Knowing is believing--and sometimes not knowing is believing, too
Mark Gray of the Center for Applied Research in the Apostolate  at Georgetown has some interesting findings on his blog  today about Catholics and their knowledge of the church's teaching on the real presence in the Eucharist. According to newly published research  on American Catholics, it is more common for Catholics to believe Christ is present in the Eucharist without actually knowing the church teaches that fact than to know the church's teaching but not believe it to be true.
After a 2010 Pew Forum study found  that 45 percent of Catholics didn't know the church's teaching on the real presence, this new study finds the number to actually be 50 percent. And yet, 63 percent of Catholics personally believe that the bread and wine literally become the body and blood of Christ at the consecration--including 17 percent who had no idea that the church actually teaches that this is true. Here's a helpful graphic from the study that breaks down the numbers:
Gray points out that the "knowledgeable doubters," that is those who know the church's teaching on the subject yet don't believe it, are a very small minority. Yet I think the 50 percent who don't know the church's teaching on the real presence are a more interesting group to analyze.
First, as someone who been involved in religious education at the parish level, I am somewhat stunned to hear that a full half of American Catholics could be unaware of the fact that Catholic doctrine says Jesus is fully present in the Eucharist. I could understand not knowing the how and why, or just having a hard time wrapping one's head around the fact that the bread and wine changes right before our eyes into Christ's body and blood. And I wouldn't have been shocked to read that Catholics are aware of this teaching and just don't believe it.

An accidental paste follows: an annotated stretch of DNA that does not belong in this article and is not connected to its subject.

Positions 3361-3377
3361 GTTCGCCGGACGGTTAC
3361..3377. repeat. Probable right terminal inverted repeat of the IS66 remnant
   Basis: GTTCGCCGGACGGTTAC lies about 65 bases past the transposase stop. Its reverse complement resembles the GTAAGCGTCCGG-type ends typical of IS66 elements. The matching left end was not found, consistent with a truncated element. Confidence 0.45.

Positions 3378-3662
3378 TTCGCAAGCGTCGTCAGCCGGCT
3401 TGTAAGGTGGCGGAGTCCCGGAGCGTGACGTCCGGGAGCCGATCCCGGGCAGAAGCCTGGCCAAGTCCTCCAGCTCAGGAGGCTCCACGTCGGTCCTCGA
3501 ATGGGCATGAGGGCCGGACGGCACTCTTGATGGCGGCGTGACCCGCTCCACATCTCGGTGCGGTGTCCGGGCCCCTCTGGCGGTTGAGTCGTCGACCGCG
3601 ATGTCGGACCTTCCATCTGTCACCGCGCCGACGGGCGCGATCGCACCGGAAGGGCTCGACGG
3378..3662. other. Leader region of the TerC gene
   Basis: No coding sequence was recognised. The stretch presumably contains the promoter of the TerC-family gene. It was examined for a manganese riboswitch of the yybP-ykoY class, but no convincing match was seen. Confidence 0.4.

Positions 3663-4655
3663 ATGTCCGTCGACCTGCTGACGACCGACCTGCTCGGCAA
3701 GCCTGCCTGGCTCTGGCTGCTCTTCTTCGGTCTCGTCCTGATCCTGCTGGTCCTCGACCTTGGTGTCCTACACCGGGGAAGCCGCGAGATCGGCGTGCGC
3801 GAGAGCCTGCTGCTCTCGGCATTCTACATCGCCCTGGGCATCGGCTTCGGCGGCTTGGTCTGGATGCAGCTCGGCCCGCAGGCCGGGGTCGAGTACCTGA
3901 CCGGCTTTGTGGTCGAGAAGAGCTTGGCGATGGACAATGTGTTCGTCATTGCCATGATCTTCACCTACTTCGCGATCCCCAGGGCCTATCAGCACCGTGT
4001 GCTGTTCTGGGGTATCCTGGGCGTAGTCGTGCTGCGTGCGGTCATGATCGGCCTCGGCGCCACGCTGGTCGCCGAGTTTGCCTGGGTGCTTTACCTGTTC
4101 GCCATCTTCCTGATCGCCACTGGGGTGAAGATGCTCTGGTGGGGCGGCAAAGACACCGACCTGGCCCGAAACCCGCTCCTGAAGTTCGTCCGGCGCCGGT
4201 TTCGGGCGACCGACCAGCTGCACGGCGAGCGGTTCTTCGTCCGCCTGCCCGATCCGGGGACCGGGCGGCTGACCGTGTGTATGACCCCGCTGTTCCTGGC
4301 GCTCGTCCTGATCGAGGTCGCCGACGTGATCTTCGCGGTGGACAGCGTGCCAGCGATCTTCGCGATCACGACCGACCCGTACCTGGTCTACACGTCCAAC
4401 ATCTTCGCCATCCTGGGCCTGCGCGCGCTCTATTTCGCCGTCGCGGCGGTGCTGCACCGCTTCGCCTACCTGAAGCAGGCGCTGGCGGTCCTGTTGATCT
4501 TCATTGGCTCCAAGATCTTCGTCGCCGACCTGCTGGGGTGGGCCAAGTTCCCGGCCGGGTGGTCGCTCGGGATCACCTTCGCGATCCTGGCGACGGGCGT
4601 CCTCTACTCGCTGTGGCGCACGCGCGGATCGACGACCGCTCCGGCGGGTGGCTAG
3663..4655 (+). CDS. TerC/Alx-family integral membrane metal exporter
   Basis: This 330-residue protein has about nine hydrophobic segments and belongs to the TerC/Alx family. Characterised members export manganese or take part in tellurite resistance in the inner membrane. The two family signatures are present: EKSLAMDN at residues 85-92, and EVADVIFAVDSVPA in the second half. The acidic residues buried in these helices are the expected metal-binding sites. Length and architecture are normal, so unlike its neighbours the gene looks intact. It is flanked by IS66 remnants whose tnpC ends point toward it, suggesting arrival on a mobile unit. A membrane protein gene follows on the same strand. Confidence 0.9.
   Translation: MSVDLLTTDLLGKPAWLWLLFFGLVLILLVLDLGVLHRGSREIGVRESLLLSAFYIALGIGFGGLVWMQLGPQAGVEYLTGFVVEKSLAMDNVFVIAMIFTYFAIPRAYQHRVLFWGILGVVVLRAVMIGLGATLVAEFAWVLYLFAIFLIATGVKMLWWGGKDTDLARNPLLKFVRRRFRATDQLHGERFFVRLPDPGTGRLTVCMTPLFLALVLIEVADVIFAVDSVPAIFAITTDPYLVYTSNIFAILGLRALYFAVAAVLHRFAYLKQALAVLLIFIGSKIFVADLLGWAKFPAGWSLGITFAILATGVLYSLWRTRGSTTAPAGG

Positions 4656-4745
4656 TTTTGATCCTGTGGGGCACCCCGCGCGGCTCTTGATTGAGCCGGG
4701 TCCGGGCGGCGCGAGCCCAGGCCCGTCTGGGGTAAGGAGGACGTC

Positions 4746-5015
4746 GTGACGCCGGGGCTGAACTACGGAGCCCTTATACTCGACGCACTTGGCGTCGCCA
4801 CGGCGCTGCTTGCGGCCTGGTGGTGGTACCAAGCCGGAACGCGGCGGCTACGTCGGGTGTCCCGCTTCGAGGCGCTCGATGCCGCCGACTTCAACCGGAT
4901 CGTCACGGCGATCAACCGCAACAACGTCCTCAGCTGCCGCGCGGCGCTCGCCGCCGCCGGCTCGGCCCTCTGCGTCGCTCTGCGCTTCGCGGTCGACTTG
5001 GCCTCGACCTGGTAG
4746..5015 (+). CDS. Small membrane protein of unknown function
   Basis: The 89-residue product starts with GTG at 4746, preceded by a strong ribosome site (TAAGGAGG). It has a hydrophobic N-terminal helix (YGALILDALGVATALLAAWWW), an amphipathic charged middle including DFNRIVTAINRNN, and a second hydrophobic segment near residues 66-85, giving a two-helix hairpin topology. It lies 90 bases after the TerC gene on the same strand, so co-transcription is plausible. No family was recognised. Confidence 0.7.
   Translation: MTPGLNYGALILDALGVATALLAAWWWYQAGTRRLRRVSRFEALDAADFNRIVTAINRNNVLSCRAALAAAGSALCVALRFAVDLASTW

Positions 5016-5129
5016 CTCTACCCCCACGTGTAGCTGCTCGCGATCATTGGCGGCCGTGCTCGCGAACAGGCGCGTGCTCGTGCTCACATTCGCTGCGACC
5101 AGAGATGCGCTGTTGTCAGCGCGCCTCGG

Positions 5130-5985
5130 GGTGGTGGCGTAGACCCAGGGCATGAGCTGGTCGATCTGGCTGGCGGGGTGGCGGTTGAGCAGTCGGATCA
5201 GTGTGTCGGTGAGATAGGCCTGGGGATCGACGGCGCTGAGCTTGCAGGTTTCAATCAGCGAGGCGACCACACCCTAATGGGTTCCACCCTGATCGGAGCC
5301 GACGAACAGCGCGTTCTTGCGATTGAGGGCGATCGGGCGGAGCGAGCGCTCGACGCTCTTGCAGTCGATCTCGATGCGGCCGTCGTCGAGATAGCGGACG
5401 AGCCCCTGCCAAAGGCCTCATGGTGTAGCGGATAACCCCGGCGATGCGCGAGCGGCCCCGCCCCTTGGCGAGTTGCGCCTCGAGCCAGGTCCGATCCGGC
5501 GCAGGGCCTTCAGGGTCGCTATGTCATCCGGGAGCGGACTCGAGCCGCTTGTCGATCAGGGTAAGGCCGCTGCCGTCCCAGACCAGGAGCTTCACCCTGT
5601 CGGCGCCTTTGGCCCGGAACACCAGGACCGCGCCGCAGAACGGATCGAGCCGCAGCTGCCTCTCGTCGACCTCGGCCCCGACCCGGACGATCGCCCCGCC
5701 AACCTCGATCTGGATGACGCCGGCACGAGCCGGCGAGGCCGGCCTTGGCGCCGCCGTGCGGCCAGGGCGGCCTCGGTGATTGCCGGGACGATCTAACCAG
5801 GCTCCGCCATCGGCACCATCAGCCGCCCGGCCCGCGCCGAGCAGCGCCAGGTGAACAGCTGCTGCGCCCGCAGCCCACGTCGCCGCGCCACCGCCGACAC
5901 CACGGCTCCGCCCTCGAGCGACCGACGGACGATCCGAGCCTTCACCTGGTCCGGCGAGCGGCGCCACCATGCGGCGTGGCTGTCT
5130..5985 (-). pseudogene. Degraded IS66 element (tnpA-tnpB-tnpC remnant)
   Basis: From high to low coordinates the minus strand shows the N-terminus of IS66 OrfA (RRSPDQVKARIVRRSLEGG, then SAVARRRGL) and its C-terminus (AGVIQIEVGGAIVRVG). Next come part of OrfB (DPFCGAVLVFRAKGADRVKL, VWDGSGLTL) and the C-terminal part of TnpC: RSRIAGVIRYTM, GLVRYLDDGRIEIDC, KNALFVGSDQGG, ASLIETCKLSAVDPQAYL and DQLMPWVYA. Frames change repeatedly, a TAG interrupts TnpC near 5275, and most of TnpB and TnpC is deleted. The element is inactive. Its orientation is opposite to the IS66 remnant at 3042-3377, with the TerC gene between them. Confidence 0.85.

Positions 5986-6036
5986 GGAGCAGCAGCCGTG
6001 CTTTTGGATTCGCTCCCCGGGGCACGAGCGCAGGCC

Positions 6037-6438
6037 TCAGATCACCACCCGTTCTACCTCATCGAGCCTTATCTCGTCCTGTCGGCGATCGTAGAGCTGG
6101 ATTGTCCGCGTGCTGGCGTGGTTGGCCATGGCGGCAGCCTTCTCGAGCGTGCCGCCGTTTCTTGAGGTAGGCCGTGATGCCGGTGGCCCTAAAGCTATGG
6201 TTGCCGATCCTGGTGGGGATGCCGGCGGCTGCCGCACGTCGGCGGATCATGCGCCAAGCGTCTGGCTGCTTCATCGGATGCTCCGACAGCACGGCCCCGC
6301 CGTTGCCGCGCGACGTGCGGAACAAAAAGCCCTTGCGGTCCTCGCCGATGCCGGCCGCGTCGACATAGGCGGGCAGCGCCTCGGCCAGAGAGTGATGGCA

But knowing what the church teaches about the real presence should really be the bare minimum when it comes to knowledge of Catholicism--after all, we're expecting second graders to at least know when they are receiving their first communion that they are receiving Christ himself. Is the problem that we don't enforce that teaching enough beyond second grade and many Catholics are just forgetting what they've been taught? Or were they never told in the first place that Jesus is present in the Eucharist? Either way, it should raise some red flags about our current methods of faith formation, both for children and adults.
And yet, perhaps even more amazing is the fact that 17 percent of Catholics have believed that when they receive the Eucharist it is truly the body and blood of Christ despite not knowing the church teaches this to be true. Though it carries the embarrassing fact of Catholics being unaware of their own faith tradition, the church should still be proud of what this number says about the faith of the church and the validity of its teaching on the real presence. Just like Jesus himself said to Thomas, blessed are those who have not seen (or in this case, heard) and yet still believe.